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Using Time To Explore Your Data with GeoServer

A feature of GeoServer that’s not very well known is that it can publish layers that contain a time component. Clients can request data for a specific date/time, a list of dates/times, or even over a range. This is built-in to the WMS protocol; no third-party requirements are necessary here.

This can of course be used to create animations (see the MapStory project for a high-profile example of this), but even simpler, it can be used to just highlight another dimension of a dataset in a useful way.

With the release of GeoServer 2.7, the ability to request relative intervals has been added as well. Previously each request had to include absolute intervals, but now you can request data with parameters that include, for example, “<some date> and 30 days before it” or, more interestingly “10 years before <today>” where <today> is the server time.

So I thought it would be interesting to highlight this feature in GeoServer to give you some ideas and inspiration on how you can adapt this to your data.

The states and the union

First, let’s take a look at a dataset. One that I happen to have handy is the order in which the states of the USA joined the union. (Taken from MapStory.)


I’ve stripped down the style here to make comprehension easier. For each feature, there is an attribute called Date_of_St which is a timestamp accurate to the day.

For example, the value of the Date_of_St attribute for the feature representing Hawaii is listed as 1959-01-03T08:00:000Z This jives with the official date as listed on Wikipedia, though I suspect the hour may be one level of precision too ambitious.

We can set this attribute as a “special” time dimension in GeoServer. Once the layer is loaded, in the Edit Layer configuration area, the Dimensions tab contains the ability to link an attribute to the time dimension.



For our purposes, we really only care about the year. Luckily—and this is a big advantage of using WMS dimensions for this—requests need only be as precise as you want. So if you want to request a date range of 1900-1950, you don’t need to specify it as:


Instead, you can just write:


(Imagine trying to make this flexibility of input happen without this feature. Think of generating a text string search to match up the dates exactly. No fun at all.)

We’re going to make requests to GeoServer to find out which states joined at which times. The full WMS request, utilizing OpenLayers, is a mouthful:


But for tutorial purposes, I always prefer using the WMS Reflector, which makes reasonable assumptions about the request for the sake of brevity. That same request above can be shrunk to this:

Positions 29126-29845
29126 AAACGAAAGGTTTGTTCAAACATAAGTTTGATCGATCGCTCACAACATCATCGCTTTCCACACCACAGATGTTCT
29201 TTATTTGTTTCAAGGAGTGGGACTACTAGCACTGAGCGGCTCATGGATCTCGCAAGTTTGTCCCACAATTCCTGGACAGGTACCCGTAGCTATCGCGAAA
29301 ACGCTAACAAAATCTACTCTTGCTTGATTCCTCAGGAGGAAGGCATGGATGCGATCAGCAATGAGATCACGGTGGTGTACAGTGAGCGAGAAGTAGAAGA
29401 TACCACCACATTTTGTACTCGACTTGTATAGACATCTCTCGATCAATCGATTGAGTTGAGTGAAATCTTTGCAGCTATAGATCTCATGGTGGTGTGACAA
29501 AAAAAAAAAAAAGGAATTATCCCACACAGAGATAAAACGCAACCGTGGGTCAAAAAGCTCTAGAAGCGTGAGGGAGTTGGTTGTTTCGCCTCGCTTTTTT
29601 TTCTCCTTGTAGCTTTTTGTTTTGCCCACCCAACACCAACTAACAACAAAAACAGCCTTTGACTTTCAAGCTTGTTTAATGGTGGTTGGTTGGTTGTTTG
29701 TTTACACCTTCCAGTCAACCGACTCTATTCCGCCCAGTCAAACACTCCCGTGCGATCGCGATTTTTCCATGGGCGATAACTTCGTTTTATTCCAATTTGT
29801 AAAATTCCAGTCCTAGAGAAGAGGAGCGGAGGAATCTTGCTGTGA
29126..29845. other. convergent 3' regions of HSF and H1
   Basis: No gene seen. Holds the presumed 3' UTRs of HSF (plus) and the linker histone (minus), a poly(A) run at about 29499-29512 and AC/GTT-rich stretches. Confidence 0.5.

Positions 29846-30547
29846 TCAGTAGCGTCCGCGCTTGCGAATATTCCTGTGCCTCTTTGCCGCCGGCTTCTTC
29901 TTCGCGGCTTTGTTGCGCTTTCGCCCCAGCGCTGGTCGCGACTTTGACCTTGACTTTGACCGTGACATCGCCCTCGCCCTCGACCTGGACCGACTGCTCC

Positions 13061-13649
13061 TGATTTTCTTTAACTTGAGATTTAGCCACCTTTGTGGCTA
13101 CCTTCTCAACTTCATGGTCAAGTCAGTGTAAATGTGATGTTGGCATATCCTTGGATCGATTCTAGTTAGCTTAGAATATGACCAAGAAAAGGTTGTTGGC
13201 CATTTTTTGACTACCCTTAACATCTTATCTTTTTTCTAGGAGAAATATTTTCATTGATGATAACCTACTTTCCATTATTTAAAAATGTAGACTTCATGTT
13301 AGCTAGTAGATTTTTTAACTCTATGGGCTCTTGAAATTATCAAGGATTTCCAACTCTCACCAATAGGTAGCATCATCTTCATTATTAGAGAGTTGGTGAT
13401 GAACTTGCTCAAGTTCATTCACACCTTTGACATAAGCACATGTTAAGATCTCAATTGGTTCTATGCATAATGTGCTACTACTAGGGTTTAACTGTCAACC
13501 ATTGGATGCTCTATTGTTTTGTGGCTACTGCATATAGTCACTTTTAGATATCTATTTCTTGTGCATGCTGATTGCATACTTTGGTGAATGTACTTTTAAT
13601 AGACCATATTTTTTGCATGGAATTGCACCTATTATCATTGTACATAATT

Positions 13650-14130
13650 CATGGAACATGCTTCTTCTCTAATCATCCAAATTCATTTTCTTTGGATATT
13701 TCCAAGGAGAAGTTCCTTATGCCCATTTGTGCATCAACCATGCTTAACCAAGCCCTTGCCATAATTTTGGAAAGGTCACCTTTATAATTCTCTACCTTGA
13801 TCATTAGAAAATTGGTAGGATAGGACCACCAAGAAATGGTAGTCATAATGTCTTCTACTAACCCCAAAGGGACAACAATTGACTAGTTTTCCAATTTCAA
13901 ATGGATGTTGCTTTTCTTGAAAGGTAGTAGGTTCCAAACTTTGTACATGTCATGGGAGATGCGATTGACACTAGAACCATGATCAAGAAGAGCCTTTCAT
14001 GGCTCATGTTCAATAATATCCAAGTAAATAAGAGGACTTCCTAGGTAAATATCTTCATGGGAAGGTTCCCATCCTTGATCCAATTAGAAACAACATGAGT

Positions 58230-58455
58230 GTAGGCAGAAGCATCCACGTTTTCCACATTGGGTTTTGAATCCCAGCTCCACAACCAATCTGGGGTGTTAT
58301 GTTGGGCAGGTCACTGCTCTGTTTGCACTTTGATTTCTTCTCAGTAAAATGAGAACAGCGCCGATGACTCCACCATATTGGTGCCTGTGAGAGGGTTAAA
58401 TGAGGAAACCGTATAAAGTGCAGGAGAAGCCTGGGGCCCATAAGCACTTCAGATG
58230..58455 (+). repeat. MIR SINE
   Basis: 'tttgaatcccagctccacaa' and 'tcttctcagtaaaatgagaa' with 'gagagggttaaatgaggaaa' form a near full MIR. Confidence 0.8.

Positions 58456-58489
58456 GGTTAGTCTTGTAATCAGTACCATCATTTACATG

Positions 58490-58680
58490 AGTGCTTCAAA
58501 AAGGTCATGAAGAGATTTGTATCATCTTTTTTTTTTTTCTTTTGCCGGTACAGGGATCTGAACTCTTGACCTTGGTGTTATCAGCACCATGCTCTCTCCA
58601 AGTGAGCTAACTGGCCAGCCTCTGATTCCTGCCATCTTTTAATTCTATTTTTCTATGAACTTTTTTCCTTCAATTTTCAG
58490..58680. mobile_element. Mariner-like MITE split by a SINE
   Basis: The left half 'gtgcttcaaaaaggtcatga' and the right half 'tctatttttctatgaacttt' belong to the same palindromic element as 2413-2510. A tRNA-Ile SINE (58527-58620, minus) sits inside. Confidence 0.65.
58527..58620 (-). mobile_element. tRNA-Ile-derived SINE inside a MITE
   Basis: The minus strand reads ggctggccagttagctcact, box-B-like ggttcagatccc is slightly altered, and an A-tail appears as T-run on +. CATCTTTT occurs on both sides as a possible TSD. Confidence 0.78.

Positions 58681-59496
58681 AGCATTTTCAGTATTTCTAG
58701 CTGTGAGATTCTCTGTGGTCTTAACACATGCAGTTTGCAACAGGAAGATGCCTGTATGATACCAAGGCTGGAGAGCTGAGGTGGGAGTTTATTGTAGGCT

Much better right? Except one little pitfall about enabling WMS time is that when not specifying any times, the map will only render features with the latest time, which leaves us sad little Hawaii (being the most recent state added):



But with this setup, it’s quite easy to make maps of states at certain times.

The states of the states

(The following code snippets need to be appended to the above request.)

The thirteen original colonies (1790):



The states as of the onset of the Civil War (1861):



The states that joined up during the Civil War. The US Civil War was fought from 1861-1865, but if we were to just use the string 1861/1865, we’d include Kansas, which just predates the Civil War (as seen above).

So we’ll need to get more precise, and add in the month: April 1861 to April 1865.



(Again, notice how easy this is with WMS dimensions; all of the work of interpreting the time is done for us.)

Finally, the states that were created in the last 120 years:



This takes advantage of the new relative time support. This also means that the output of this request could itself change over time.

(The above image was reprojected to make Alaska look less huge. This is way easier using the WMS Reflector, as all you need to add is the srs parameter.)

More interactivity?

Now, it’s easy to envision a little app that takes as input Start and End dates and refreshes the map accordingly. And if people want to see that done (or anything else along that line), please leave a comment below.

And if you want to see this dataset animated, check it out over on MapStory.

No matter how long you’ve been working with GeoServer, there’s always more to be learned. Check out our Education Center to learn more!

Have you used the WMS time feature? Let us know how in the comments below!